Satanism has been blamed as possibly behind the theft of a reliquary containing Pope John Paul II’s blood from a small church in central Italy at the weekend, but not everyone is convinced.
Although police have yet to reveal suspects, Italian media, quoting experts in the occult, said on Jan. 27 that Satanists were probable suspects after it emerged that only the vial of blood and a crucifix were taken from the church of San Pietro della Ienca.
Experts on the occult noted that the night it was stolen apparently coincides with the beginning of a period of preparation for Satanism’s new year which begins Feb. 1.
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A “flourishing market” within satanic cults for religious statues is also said to exist, according to an Italian anti-occult group which says a relic such as the one stolen at the weekend can fetch tens of thousands of euros.
The crime, which took place in the mountainous Abruzzi region often frequented by the late pontiff, comes ahead of John Paul II’s canonization on April 27.
Not even money from the collection box was taken in what the local archbishop condemned as a “sacrilegious theft” and a “despicable act.”
But not everyone agrees with the Satanism theory. Professor Massimo Introvigne, an Italian sociologist and specialist in the occult, said such assertions are mere speculation.
“Beware of Italian journalists because they like to connect Satanism to a lot of stuff,” he told Newsmax. “My gut feeling is that it’s more to do with groups [of] fringe Catholics.”
By these he means Catholics who are “half in, half outside” the Catholic Church and who normally follow “apocalyptic private revelations” not recognized by the Church and have “illegal” chapels.
“Some of these groups might be enthusiastic for such important relics and to have them in their private chapels,” Introvigne said. He added that these groups are mostly “hidden” and they may “await the end of the world, not believe Pope Francis is the real Pope, and follow this and that ‘revelation’ said to be of Jesus and the Virgin Mary.”
He maintained there are probably “several hundred” such semi-clandestine groups in Italy and would bet “on one of these groups” taking part in the weekend robbery. He dismissed the likelihood of Satanists because, although they take hosts, Introvigne had never heard of any Satanist group abusing relics.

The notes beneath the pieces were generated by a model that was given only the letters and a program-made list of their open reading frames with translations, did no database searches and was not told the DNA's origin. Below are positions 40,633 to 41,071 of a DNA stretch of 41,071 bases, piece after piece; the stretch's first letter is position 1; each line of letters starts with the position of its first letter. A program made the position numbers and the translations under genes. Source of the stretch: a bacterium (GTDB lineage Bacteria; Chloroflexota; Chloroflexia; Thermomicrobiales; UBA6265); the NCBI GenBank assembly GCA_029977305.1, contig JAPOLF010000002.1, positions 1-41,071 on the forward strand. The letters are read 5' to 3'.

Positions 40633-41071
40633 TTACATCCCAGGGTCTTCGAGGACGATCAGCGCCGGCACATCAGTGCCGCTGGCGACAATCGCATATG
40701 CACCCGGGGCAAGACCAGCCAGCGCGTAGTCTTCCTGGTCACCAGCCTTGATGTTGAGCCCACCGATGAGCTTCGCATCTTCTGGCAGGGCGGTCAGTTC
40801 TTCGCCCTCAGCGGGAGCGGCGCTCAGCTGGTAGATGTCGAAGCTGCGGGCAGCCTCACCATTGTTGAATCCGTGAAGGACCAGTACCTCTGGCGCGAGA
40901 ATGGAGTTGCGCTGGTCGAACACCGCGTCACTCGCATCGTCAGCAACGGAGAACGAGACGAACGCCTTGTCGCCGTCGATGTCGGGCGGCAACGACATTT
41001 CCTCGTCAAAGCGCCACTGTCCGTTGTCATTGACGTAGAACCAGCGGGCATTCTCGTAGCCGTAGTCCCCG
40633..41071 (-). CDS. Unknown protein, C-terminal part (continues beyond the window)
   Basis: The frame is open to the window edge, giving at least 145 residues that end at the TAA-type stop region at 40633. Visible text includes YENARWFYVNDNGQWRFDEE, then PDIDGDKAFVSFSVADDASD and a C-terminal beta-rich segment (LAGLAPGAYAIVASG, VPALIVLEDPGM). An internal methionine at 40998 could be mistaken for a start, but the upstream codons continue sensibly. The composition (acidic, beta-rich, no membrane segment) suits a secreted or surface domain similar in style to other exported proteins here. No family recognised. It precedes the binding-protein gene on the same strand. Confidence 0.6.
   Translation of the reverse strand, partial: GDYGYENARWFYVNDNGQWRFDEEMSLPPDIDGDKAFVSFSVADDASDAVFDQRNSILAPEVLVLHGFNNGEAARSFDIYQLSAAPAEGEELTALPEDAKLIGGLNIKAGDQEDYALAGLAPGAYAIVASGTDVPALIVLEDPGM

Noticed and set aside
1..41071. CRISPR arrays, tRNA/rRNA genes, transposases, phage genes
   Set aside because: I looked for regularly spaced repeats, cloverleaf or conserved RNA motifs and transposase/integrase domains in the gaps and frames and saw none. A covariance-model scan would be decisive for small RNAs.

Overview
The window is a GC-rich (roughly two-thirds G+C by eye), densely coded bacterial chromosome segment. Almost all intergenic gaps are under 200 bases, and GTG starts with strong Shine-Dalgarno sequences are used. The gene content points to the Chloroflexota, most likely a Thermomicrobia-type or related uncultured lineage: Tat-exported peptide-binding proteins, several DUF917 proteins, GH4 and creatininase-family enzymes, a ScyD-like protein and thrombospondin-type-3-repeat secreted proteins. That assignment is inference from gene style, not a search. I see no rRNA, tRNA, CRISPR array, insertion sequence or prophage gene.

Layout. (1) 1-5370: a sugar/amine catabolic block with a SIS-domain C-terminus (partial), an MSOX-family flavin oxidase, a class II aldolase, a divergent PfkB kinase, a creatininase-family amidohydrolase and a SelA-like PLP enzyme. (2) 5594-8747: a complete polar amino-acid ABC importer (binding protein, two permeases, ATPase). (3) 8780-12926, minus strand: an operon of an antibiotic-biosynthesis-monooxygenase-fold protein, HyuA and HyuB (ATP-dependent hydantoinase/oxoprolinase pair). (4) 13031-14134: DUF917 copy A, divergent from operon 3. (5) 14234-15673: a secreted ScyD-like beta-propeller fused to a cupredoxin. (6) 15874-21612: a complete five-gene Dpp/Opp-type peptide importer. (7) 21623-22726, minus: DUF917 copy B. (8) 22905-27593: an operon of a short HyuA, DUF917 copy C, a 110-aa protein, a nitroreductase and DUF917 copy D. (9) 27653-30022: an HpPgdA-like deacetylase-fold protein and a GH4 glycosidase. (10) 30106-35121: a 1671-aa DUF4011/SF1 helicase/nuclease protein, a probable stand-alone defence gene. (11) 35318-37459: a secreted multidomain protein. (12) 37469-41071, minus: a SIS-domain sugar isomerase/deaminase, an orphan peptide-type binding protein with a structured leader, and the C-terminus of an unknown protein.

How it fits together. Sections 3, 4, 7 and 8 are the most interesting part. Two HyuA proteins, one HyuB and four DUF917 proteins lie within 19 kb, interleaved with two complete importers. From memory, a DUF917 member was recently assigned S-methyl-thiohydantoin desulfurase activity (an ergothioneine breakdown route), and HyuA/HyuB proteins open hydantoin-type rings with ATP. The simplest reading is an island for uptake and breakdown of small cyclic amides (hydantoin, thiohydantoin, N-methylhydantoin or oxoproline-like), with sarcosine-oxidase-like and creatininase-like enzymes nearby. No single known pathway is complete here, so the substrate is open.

He also believes that “official” Satanism — legal groups with websites and newsletters — is actually on the decline in Italy as a whole, although that’s not the case with “juvenile Satanism” involving teenagers and young adults.
“It’s difficult to find statistics, but there seems to be a growing juvenile phenomenon,” he said, adding that police only take an interest if there’s a crime. But he also ruled out these groups as they don’t have money to commission a theft, and probably “don’t even know who John Paul II was.”
Some have suggested a financial motive might have been behind the theft, but this, too, is thought unlikely as it’s unclear who a buyer might be.
Introvigne and others also point out that although exorcisms in Italy have reportedly become more widespread, and incidents in Italy have historically been very high compared to other parts of Europe, they should not be confused with Satanism.
“Satanists don’t go to exorcists,” he said. Those who are demonically possessed, he added, are usually good, church-going Catholics. “Satan is taking an interest in them rather than vice-versa.”
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But not everyone subscribes to that view. "Diabolical possessions are on the rise also because of too much occultism," Father Francesco Bamonte, head of the Association of International Exorcists, said in May last year. He lamented that there are too few exorcists to deal with them.
Still, whatever dark forces might be behind the crime, the local archbishop, Giuseppe Petrocchi, has said “hope is growing” in him that the “precious relic” will soon be returned. And he has called for “fervent prayer” to ensure that it will be.
Edward Pentin began reporting on the Vatican as a correspondent with Vatican Radio in 2002. He has covered the Pope and the Holy See for a number of publications, including Newsweek and The Sunday Times. Read more reports from Edward Pentin — Click Here Now.
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